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MShep

Voice and speaking changes

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MShep    11

Dear Dr. Mahler:  I have had PD for 10 years since I was first diagnosed.  My progression has been slow so far according to my neurologist (lucky me).  I have the usual symptoms, stiffness, balance, tremor, etc. all of which have been helped greatly by my med's and changes made to them by my Dr.  I have over the last +/- 6-8 mo's have a problem with reocurring horseness making me sound like I have had a really bad cold.  I was not sick.  I also find that I am having problems speaking.  I have begun starting and stopping my words as if I have to think about the word before it comes out.  At times, that probobly is not a bad thing.  Ha Ha.  The hesitation while I am trying to carry on a conversation gets to be imbarrassing as I have never had a problem like the stuttering that I seem to have now.  I'm beginning to have a problem with excess saliva at times.  Are these all typical of the ongoing progression of PD or is it something else I should research with my Neurologist?  Thanks in advance:

Shep 

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Dr. Mahler    19

Shep,

 

Yes, these symptoms are characteristic of changes we expect in people who have PD.  Speech problems are very common in people with Parkinson disease!  It has been reported that as many as 89% of people with PD have trouble with their speech or voice.  The most common difficulties include reduced vocal loudness, monotone, mumbled articulation and a hoarse or breathy sounding voice.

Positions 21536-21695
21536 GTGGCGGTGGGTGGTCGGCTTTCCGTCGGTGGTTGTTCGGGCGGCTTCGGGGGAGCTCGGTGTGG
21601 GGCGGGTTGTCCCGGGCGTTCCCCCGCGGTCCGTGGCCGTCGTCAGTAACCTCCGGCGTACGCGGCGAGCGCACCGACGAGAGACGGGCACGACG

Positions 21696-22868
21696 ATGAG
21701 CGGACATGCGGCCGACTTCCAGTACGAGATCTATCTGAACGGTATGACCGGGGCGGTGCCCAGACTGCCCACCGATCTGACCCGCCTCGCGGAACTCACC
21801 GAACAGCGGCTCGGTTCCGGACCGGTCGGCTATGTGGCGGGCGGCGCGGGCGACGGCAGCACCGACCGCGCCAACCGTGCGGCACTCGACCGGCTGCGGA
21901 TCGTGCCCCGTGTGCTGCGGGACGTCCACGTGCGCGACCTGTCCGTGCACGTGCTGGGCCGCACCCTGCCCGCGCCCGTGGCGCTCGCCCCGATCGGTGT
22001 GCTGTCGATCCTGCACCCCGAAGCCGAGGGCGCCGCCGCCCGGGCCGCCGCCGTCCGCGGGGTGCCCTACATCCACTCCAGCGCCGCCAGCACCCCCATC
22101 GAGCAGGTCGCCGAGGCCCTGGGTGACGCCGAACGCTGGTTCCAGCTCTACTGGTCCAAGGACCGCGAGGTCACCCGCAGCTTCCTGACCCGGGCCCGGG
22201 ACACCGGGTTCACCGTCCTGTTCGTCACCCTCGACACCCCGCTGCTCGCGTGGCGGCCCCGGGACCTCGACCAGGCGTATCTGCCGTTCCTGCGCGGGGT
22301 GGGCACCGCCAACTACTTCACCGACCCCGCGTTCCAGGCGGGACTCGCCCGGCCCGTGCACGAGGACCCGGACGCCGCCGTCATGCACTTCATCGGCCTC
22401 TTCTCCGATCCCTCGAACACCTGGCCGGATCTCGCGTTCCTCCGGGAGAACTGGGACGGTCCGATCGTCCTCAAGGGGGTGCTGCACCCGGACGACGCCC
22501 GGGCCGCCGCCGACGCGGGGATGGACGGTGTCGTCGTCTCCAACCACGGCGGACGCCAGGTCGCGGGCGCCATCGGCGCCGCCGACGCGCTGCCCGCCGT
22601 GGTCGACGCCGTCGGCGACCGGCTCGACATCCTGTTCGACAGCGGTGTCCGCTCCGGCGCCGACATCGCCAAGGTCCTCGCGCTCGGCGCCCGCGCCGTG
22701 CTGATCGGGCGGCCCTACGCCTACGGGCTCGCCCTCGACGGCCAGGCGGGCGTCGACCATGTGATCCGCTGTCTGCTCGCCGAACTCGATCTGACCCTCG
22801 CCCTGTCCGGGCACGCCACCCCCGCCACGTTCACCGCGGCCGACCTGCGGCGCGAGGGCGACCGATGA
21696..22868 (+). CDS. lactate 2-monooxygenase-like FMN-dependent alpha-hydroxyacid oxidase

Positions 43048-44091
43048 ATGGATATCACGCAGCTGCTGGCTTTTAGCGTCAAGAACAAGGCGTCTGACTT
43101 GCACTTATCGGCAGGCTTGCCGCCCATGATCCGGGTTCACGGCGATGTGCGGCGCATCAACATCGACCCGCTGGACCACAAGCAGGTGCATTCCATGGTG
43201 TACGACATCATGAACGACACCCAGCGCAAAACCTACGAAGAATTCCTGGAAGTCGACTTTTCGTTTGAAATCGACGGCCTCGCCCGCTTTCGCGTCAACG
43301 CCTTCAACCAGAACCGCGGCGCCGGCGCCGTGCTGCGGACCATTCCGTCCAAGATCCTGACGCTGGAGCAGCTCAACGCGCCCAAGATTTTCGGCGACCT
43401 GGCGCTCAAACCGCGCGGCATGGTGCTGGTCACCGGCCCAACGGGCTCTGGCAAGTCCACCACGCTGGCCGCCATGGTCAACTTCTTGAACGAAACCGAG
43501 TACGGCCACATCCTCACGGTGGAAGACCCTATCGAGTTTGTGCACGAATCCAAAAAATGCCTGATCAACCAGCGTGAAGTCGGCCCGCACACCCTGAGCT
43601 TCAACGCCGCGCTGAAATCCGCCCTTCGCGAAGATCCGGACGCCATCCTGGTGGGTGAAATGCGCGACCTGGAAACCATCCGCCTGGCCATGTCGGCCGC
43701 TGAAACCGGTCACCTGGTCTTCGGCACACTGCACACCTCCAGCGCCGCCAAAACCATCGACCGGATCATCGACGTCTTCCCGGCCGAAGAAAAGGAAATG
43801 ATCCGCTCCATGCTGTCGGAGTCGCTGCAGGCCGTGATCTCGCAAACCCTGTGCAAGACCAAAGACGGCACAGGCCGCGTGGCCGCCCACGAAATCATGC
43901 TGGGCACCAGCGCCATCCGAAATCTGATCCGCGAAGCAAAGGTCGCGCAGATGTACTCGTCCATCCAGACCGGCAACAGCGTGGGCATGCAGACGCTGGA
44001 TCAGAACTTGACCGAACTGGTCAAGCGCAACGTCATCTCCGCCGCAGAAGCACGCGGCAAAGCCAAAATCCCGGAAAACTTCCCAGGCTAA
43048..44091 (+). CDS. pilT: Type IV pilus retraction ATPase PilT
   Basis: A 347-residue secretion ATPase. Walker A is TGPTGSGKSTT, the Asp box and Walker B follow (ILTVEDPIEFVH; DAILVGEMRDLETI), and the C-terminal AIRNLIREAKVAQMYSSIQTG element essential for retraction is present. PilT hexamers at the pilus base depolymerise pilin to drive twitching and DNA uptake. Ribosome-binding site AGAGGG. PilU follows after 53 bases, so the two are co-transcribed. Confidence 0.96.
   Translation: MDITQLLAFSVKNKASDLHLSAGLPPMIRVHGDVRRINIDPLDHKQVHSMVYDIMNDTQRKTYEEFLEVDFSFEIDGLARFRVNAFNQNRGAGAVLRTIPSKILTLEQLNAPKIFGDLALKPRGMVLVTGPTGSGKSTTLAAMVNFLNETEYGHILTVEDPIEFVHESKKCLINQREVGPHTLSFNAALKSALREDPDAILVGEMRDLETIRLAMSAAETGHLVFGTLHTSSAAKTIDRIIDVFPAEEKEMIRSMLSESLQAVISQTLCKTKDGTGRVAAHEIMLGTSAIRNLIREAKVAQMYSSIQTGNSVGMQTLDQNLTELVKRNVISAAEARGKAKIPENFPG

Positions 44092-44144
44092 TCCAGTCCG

The underlying cause of some of speech and voice difficulties has multiple sources:

•            Reduced vocal fold adduction

•            Reduced mouth opening

•            Decreased dynamic modulation of muscles of articulation

•            Mismatch between the person’s perception of their loudness during communication and actual levels of loudness

 

There may also be difficulties initiating speech and slower thinking that are similar to difficulties in limb movements with delayed initiation and slowness of movement.  Unfortunately, the medications that can be so helpful for improving limb movement don’t always have a positive effect for movement of speech muscles and increasing intelligibility.  That is why people who have PD and communication difficulties need behavioral speech treatment.

 

Swallowing problems are very common also as the disease progresses.  There are a number of reasons why swallowing can be "difficult" for a person with PD.  The reason you need to get a referral for an evaluation with a speech- language pathologist (SLP) is so that they can identify the unique causes of the swallowing difficulty for you as an individual. The evaluation usually consists of an examination of the muscles for chewing and swallowing and then possibly a modified barium swallow study if the SLP suspects a problem in the pharyngeal stage (throat area) of the swallow that is more difficult to observe directly. When the evaluation is done the SLP should be able to describe your swallowing problems, the underlying physiology causing the problems, your risk for aspiration, and treatment strategies that appropriately address the cause of the problems.